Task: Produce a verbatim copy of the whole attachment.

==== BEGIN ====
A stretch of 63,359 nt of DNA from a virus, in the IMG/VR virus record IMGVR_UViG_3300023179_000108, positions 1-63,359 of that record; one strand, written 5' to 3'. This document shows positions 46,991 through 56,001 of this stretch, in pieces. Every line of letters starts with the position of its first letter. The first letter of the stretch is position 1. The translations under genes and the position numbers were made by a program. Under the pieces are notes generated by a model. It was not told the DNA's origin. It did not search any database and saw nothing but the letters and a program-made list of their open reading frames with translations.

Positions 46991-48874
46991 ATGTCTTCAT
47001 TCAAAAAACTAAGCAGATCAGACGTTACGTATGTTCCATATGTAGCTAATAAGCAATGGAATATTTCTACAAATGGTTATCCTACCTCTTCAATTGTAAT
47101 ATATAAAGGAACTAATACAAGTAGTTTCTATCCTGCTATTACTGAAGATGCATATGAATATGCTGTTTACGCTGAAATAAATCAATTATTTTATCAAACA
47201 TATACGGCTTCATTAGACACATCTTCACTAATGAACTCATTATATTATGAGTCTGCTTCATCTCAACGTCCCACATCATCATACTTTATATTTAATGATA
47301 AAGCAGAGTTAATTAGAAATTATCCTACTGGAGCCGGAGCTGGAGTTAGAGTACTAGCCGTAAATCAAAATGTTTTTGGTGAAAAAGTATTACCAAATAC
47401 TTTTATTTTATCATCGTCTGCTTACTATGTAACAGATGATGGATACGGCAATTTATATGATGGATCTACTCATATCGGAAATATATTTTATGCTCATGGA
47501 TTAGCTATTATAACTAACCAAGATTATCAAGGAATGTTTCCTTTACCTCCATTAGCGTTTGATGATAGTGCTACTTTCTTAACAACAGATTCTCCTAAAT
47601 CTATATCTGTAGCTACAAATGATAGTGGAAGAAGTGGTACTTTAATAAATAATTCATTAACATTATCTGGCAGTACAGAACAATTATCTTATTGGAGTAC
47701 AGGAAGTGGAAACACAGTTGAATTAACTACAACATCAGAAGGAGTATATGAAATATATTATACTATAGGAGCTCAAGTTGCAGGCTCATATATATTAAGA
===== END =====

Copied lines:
A stretch of 63,359 nt of DNA from a virus, in the IMG/VR virus record IMGVR_UViG_3300023179_000108, positions 1-63,359 of that record; one strand, written 5' to 3'. This document shows positions 46,991 through 56,001 of this stretch, in pieces. Every line of letters starts with the position of its first letter. The first letter of the stretch is position 1. The translations under genes and the position numbers were made by a program. Under the pieces are notes generated by a model. It was not told the DNA's origin. It did not search any database and saw nothing but the letters and a program-made list of their open reading frames with translations.

Positions 46991-48874
46991 ATGTCTTCAT
47001 TCAAAAAACTAAGCAGATCAGACGTTACGTATGTTCCATATGTAGCTAATAAGCAATGGAATATTTCTACAAATGGTTATCCTACCTCTTCAATTGTAAT
47101 ATATAAAGGAACTAATACAAGTAGTTTCTATCCTGCTATTACTGAAGATGCATATGAATATGCTGTTTACGCTGAAATAAATCAATTATTTTATCAAACA
47201 TATACGGCTTCATTAGACACATCTTCACTAATGAACTCATTATATTATGAGTCTGCTTCATCTCAACGTCCCACATCATCATACTTTATATTTAATGATA
47301 AAGCAGAGTTAATTAGAAATTATCCTACTGGAGCCGGAGCTGGAGTTAGAGTACTAGCCGTAAATCAAAATGTTTTTGGTGAAAAAGTATTACCAAATAC
47401 TTTTATTTTATCATCGTCTGCTTACTATGTAACAGATGATGGATACGGCAATTTATATGATGGATCTACTCATATCGGAAATATATTTTATGCTCATGGA
47501 TTAGCTATTATAACTAACCAAGATTATCAAGGAATGTTTCCTTTACCTCCATTAGCGTTTGATGATAGTGCTACTTTCTTAACAACAGATTCTCCTAAAT
47601 CTATATCTGTAGCTACAAATGATAGTGGAAGAAGTGGTACTTTAATAAATAATTCATTAACATTATCTGGCAGTACAGAACAATTATCTTATTGGAGTAC
47701 AGGAAGTGGAAACACAGTTGAATTAACTACAACATCAGAAGGAGTATATGAAATATATTATACTATAGGAGCTCAAGTTGCAGGCTCATATATATTAAGA